A Zero. One of my favorite aircraft. This company has excellent customer service. Called them and they were extremely nice and knowledgeable. I have purchased 5 pieces not any issues whatsoever. Will buy more in the future. May stop by and say hi if I am ever in the neighborhood. Keep up the great work.
After getting the... "olive grey" Planetag and thinking that the preservation of original grey paint had become a priority, I decided to pull the trigger (pun intended) and buy another A6M3 tag which maintenance didn't involve all that pressure on myself. While the olive grey/red primer one will be kept safe in a display at my home, the bare metal will come along in my car -inside a case, obviously-. Getting exactly what I wanted was easier with this tag, except for one thing: while the information on the front of the olive grey/red primer tag (you know, the "Mitsubishi A6M3-32 Zero" text) is flush with the original metal, only feeling the difference of texture when running a finger on that surface, in the metal tag it is distinctly noticeable that this parts were kind of painted on, with these elements not only feeling above the metal, but also very rough, as if painted on with blackboard paint. While this is also noticeable in another tag I bought (a Bf-109 metal one) on the A6M3 one is very, very obvious. As I stated in the Messerschmitt tag review, if you're planning on just displaying the article, this won't matter, but if you intend to use this as an everyday item for keys or luggage, be aware that this information may come off fairly easily, and it may also damage cloth or even the skin of the user (yeah, it is *that* rough). So... as before, it is a nice item, it's great to have a literal piece of history in your hands, but the details of the tag are noticeably less refined than in other articles sold in this webpage.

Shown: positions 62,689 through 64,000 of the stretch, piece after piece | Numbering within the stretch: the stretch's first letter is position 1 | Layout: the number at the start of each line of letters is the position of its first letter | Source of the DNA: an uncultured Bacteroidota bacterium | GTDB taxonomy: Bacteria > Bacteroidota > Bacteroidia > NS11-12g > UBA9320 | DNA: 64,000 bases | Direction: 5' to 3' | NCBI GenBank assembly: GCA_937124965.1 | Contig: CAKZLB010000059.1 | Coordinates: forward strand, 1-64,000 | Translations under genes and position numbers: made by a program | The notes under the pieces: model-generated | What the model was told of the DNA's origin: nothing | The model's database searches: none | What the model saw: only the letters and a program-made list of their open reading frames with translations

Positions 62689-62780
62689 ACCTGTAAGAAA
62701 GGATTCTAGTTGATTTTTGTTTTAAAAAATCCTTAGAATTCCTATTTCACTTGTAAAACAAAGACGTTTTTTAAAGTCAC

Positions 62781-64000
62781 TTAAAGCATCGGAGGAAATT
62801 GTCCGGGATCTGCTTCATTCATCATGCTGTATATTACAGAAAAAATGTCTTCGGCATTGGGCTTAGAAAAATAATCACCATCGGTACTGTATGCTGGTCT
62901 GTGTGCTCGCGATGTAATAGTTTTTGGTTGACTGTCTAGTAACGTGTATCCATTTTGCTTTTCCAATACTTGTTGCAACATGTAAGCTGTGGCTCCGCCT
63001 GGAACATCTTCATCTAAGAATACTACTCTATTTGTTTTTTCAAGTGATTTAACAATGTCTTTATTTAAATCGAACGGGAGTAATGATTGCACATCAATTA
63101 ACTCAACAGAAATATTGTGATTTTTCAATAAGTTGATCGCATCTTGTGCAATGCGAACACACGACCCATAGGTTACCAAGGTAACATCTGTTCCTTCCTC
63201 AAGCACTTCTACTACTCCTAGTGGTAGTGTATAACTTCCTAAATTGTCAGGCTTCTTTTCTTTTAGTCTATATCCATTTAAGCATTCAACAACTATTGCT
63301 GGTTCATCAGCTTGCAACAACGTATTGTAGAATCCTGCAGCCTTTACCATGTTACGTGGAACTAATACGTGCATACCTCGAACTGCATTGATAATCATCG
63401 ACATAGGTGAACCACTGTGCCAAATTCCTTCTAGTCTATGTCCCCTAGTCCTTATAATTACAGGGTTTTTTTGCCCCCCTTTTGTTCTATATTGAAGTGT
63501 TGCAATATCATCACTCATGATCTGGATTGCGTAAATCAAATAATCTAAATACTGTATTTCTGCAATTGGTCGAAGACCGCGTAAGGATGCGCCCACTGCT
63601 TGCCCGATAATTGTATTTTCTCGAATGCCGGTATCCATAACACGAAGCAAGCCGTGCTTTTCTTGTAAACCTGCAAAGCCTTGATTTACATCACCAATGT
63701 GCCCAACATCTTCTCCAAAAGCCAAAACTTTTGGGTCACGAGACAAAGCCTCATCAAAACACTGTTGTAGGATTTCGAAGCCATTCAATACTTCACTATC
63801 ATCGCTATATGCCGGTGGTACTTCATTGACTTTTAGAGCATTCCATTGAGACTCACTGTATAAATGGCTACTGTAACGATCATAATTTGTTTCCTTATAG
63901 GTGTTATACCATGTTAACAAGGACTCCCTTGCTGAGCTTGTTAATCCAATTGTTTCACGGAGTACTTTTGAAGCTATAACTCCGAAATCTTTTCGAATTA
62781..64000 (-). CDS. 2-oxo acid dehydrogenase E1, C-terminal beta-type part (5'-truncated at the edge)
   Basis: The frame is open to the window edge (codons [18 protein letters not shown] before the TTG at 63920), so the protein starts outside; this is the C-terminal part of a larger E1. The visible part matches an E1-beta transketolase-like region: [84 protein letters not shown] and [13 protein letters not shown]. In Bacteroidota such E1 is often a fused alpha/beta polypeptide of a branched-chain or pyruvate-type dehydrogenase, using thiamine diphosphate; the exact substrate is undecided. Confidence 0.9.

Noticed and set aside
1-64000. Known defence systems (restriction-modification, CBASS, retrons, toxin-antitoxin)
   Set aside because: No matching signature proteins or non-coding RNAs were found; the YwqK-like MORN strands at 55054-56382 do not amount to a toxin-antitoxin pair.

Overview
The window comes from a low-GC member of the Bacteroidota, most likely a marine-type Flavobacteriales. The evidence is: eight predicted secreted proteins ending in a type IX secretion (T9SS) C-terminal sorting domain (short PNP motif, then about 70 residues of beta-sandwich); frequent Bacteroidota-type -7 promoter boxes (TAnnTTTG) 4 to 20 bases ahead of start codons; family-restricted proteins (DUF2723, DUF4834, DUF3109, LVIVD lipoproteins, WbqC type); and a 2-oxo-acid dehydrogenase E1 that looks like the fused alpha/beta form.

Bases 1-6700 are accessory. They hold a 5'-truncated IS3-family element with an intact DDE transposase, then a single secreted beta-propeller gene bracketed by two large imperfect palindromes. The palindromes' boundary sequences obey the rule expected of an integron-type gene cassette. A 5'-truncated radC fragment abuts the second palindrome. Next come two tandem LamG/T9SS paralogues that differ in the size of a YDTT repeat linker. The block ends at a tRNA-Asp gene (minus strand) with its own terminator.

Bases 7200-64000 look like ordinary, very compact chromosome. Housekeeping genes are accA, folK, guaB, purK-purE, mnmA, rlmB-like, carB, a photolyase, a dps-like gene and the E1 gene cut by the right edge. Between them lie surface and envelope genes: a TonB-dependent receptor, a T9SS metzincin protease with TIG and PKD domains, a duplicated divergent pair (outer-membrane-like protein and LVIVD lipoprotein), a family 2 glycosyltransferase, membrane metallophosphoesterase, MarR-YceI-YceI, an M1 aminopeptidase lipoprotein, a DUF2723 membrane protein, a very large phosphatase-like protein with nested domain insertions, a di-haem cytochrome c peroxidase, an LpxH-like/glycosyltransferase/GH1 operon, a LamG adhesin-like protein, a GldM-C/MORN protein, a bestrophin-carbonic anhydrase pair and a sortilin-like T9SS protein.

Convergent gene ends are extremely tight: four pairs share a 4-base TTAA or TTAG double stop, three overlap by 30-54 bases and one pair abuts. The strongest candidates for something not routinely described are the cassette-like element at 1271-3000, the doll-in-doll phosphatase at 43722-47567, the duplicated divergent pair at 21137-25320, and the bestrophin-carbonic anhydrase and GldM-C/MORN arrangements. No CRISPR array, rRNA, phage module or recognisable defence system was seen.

The tag arrived quickly and looked just as good as the photos made it appear to be. This was an incredible opportunity to own a piece of a famous aircraft and I couldn’t be happier with my purchase.
I get that this are made from scarce metal available from a plane that hasn't been manufactured for 70+ years, but the tag I got is roughly 50% olive gray -the colour I ordered- and 50% red primer. Getting a tag that is barely half the colour I wanted is kind of bothersome, especially if you consider that the red primer version is cheaper than the olive gray one. Several online reviews mentioned that their olive gray tags had some small portions where the red primer was visible -it was even said as if this was an unexpected extra-, so I hoped to get something similar (or one like the one in the image on this very same webpage), but I didn’t seem to be so lucky. But other than that, the tag is nice. The engraving of the A6M3 is well done and I like having a piece of history in my hands.
I got the aotake-coated one, and it has an amazing emerald green color to it. The metal is in great condition considering its age, too. Definitely glad I chose this one!
Awesome! So happy to have this with my gf-109!